Good to know you feel comfy with that lens &body as mobility is one of my main concerns in choosing my lens.

No, I couldn'ttrade my boozeeven for an L lens... :-)

Jazzin, JohnG,
Thanks for your comment! I'm glad to know this lens is being used for a walk-around, general purpose lens!

Thank you again for your suggestions!
I never thought about thisEFLof 45mm being not wide enough;
that's something I should sit down and think over another night before wipping out my credit card...
I was kept riveted when you mentioned about choosing the right lens now for my future camera. You made a totally sense and I really appreciate your suggestions, but given that I'm not a professional photographer nor will I ever be buying one of the pro-series heavy cameras in the future, I guess I'm stuck with mid-grade lens especially with my limited budget for my immediate shooting needs with good zooming capability. But I will definitely try your suggested lenses at my nearby camera shop.

Again, thanks a lot for your great suggestions, everyone!!
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Old May 16, 2006, 7:04 PM   #17
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By the way, I totally forgot aboutbuying a CF memory card...!

DoesCF's speed diffrence really matter??

I'm just looking at SanDisk's products with different speeds, butis there a noticeablespeed difference in real lifeamong thesethree? Unlessa low-speed CFcreates a huge delay between shots, I'd like to gowith thecheapest one...
What CF (brand/size/speed) do you use??

No name (no speed info):

Ultra II (9MB/sec):

Extreme III (20MB/sec):

...Also, what do you think about Micro Drives...?
Are they better than CFs?
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Old May 16, 2006, 7:45 PM   #18
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Microdrives are slower than CF cards. The faster cards are faster but by how much is beyond me.

I am looking at the 30D and will buy from John at Butterfly photo who has not done me wrong. Buy what you want and he may try to sell you stuff but when you say no he takes that as a final. The cameras come the way they should , no delay and not funny business, american warranty etc.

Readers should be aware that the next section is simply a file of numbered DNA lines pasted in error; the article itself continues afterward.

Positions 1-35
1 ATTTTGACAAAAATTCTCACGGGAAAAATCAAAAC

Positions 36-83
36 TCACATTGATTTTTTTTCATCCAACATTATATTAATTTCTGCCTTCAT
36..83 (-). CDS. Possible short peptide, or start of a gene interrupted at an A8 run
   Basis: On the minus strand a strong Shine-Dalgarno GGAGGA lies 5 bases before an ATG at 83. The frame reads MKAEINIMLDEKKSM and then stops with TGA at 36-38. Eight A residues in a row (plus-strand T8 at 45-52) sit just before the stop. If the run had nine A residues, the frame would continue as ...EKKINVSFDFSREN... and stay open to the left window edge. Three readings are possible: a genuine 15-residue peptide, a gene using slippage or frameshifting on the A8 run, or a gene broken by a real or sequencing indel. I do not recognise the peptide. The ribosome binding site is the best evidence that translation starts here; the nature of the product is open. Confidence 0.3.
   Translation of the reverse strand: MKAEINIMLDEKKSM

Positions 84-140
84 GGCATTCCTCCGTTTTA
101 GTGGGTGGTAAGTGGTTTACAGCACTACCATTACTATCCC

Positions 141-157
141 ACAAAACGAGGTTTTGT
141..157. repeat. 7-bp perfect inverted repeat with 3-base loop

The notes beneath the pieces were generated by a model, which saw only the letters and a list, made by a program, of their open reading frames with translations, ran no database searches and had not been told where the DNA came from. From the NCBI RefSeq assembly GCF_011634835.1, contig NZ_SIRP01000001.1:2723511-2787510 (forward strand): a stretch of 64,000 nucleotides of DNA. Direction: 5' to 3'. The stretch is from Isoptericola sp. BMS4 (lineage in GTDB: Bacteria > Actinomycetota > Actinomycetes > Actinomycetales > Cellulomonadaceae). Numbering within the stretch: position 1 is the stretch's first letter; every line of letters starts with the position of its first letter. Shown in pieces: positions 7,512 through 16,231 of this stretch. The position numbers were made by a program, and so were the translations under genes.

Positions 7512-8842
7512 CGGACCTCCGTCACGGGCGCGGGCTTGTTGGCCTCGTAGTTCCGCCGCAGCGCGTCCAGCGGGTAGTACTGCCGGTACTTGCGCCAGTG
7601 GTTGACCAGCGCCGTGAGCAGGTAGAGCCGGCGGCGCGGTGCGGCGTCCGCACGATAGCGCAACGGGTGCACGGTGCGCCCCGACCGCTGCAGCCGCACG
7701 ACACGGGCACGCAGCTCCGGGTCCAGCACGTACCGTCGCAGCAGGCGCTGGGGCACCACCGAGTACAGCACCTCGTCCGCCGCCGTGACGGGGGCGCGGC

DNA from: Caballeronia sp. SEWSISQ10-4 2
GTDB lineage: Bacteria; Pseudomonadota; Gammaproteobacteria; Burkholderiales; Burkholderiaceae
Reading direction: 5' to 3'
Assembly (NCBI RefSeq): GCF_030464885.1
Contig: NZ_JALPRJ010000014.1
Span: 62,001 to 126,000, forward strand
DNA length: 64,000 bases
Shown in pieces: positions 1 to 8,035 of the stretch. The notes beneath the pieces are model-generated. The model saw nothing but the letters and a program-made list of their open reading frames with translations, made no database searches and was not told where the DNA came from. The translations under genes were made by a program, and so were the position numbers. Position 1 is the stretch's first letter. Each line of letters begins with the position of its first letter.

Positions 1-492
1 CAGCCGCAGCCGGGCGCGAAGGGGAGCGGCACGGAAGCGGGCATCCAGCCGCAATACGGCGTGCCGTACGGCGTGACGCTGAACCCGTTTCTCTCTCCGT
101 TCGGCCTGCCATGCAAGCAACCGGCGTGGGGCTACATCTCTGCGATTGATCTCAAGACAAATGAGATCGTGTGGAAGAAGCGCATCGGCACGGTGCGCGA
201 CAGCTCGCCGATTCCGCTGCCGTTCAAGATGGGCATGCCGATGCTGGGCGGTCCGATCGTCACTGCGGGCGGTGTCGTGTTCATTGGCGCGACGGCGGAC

I am not sure I would buy the lens there, would check their prices first. I do buy an extra battery for all my cameras and if he has a brand name then buy from him.

Hope this helps.

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Old May 16, 2006, 7:54 PM   #19
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Microdrives give you more space for the same money, but have lots of tiny moving parts which MAY (or may not!) decrease thier reliability.

Under calm normal daily shooting conditions CF card speed does not matter. When transfering lots of pics to you PC, or when shooting rather quickly, it matters. How much depends on your patience. With my minolta 5d I can get just three frames on continuous drive with a slow card, but over 20 until it slows (but does not stop) with an ultraII or better.

I have very strong feelings about memory cards, I own a cheap no-name, an UltraII, and a ExtremeIII ranging from 512mb to 2gb. I feel very strongly that everyone with a DSLR should get at least a 40-80x lexar or sandisk card (UltraII-ExtremeIII) versus a slow and/or no-name card. The price difference really isnt much. I have not expierienced better performance from the extremeIII card versus the ultraII, but the III is supposed to be better protected against vibration and extreme environmental conditions. The cheap card promised high speed, but does not deliver. Ireputable dealers have been found faking cards, too.

Amazon has the ultraII 2gb for $90 with free shipping
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Old May 17, 2006, 2:58 AM   #20
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A couple of final points.

If you think that the 28-135 really will be the best focal length range for your walkaround lens, then I'd strongly recommend you get the 18-55 kit lens too. It's a much maligned lens, but it's pretty sharp when stopped down to f8 or f11 and would give you a cheap & viable wide-angle option for when you need to go wider than 45mm EFL.

As to CF cards - I think the mid-range ones e.g. Ultra II are fast enough to keep up with the write-speed of the 20D/30D. You're fairly unlikely to hit the end of the buffer on the 30D anyway.

When shooting RAW I have found that the 2Gb card is sometimes not enough for a full day's shooting, so go for 2x2Gb or a 4Gb card. I don't know anyone who's ever had a problem with microdrives, but I don't have one myself. An 8Gb microdrive sure is tempting. :-) It would give you nearly 1000 RAW shots on one card!!